Shulgi (𒀭𒂄𒄀 dŠulgi, formerly read as Dungi) of Ur was the second king of the Sumerian Renaissance in the Third Dynasty of Ur. He reigned for 48 years, from c. 2029 – 1982 BC (short chronology). His accomplishments include the completion of construction of the Great Ziggurat of Ur, begun by his father Ur-Nammu.
|King of Ur|
|Reign||c. 2029 BC – 1982 BC|
|Dynasty||3rd Dynasty of Ur|
Life and workEdit
Shulgi was the son of Ur-Nammu king of Ur – according to one later text (CM 48), by a daughter of the former king Utu-hengal of Uruk – and was a member of the Third dynasty of Ur. Year-names are known for all 48 years of his reign, providing a fairly complete contemporary view of the highlights of his career.
Shortly after his father's death, Shulgi engaged in a series of punitive wars against the Gutians to avenge his father. The only activity recorded in the year-names for his first few years involved temple construction.
Shulgi is best known for his extensive revision of the scribal school's curriculum. Although it is unclear how much he actually wrote, there are numerous praise poems written by and directed towards this ruler. He proclaimed himself a god in his 23rd regnal year.
Some early chronicles castigate Shulgi for his impiety: The Weidner Chronicle (ABC 19) states that "he did not perform his rites to the letter, he defiled his purification rituals". CM 48 charges him with improper tampering with the rites, composing "untruthful stelae, insolent writings" on them. The Chronicle of Early Kings (ABC 20) accuses him of "criminal tendencies, and the property of Esagila and Babylon he took away as booty."
While Der had been one of the cities whose temple affairs Shulgi had directed in the first part of his reign, in his 20th year he claimed that the gods had decided that it now be destroyed, apparently as some punishment. The inscriptions state that he "put its field accounts in order" with the pick-axe. His 18th year-name was Year Liwir-mitashu, the king's daughter, was elevated to the ladyship in Marhashi, referring to a country east of Elam and her dynastic marriage to its king, Libanukshabash. Following this, Shulgi engaged in a period of expansionism at the expense of highlanders such as the Lullubi, and destroyed Simurum (most likely another mountain tribe) and Lulubum nine times between the 26th and 45th years of his reign. In his 30th year, his daughter was married to the governor of Anshan; in his 34th year, he was already levying a punitive campaign against the place. He also destroyed Kimash and Humurtu (cities to the east of Ur, somewhere in Elam) in the 45th year of his reign. Ultimately, Shulgi was never able to rule any of these distant peoples; at one point, in his 37th year, he was obliged to build a large wall in an attempt to keep them out.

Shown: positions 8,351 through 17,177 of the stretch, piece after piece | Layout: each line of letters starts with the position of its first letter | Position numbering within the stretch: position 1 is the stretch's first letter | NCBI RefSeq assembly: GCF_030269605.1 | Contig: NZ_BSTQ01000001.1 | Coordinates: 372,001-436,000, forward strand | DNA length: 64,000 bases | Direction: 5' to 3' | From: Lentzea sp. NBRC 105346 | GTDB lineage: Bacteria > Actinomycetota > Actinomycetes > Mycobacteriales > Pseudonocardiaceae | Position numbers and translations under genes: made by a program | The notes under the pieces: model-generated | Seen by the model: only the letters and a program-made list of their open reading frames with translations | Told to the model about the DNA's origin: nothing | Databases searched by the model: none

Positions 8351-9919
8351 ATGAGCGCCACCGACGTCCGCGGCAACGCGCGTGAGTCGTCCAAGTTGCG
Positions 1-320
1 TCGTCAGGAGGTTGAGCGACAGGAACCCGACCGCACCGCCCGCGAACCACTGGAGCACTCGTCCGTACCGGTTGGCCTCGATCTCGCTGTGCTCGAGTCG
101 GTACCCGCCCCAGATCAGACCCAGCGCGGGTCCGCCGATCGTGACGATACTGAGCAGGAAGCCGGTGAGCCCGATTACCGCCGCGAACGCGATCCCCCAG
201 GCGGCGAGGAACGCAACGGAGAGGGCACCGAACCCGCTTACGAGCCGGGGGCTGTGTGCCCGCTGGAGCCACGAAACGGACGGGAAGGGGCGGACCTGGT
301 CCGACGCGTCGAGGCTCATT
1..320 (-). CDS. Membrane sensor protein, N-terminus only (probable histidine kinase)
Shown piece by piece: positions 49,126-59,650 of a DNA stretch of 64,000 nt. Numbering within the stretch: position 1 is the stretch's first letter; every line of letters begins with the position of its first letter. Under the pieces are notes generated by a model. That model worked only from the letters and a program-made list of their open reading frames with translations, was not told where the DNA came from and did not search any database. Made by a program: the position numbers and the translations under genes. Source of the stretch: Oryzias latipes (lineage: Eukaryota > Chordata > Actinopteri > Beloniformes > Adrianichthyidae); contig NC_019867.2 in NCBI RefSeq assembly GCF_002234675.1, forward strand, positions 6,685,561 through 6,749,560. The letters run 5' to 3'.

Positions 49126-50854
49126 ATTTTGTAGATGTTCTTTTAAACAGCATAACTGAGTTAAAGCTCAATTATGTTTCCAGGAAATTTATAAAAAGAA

In addition to construction of defensive walls and completion of the Great Ziggurat of Ur, Shulgi spent a great deal of time and resources in expanding, maintaining, and generally improving roads. He built rest-houses along roads, so that travelers could find a place to rest and drink fresh water or spend a night. For this last feat, Samuel Noah Kramer calls him the builder of the first inn.
Shulgi also boasted about his ability to maintain high speeds while running long distances. He claimed in his 7th regnal year to have run from Nippur to Ur, a distance of not less than 100 miles. Kramer refers to Shulgi as "The first long distance running champion."
Early uncertainties about the reading of cuneiform led to the readings "Shulgi" and "Dungi" being common transliterations before the end of the 19th century. However, over the course of the 20th century, the scholarly consensus gravitated away from dun towards shul as the correct pronunciation of the 𒂄 sign. The spelling of Shulgi's name by scribes with the diĝir determinative reflects his deification during his reign, a status and spelling previously claimed by his Akkadian predecessor Naram-Sin.
- Year names for Shulgi
- Van De Mieroop, Marc. (2005). A History of the Ancient Near East ca. 3000–323 BC, Oxford: Blackwell Publishing, p. 76
- Samuel Noah Kramer (2010-09-17). The Sumerians: Their History, Culture, and Character. University of Chicago Press. ISBN 0 226 45238 7.
- Hamblin, William J. Warfare in the Ancient Near East to 1600 BC. New York: Routledge, 2006.
- See his History Begins at Sumer, Chapter 31, "Shulgi of Ur: The First Long-Distance Champion".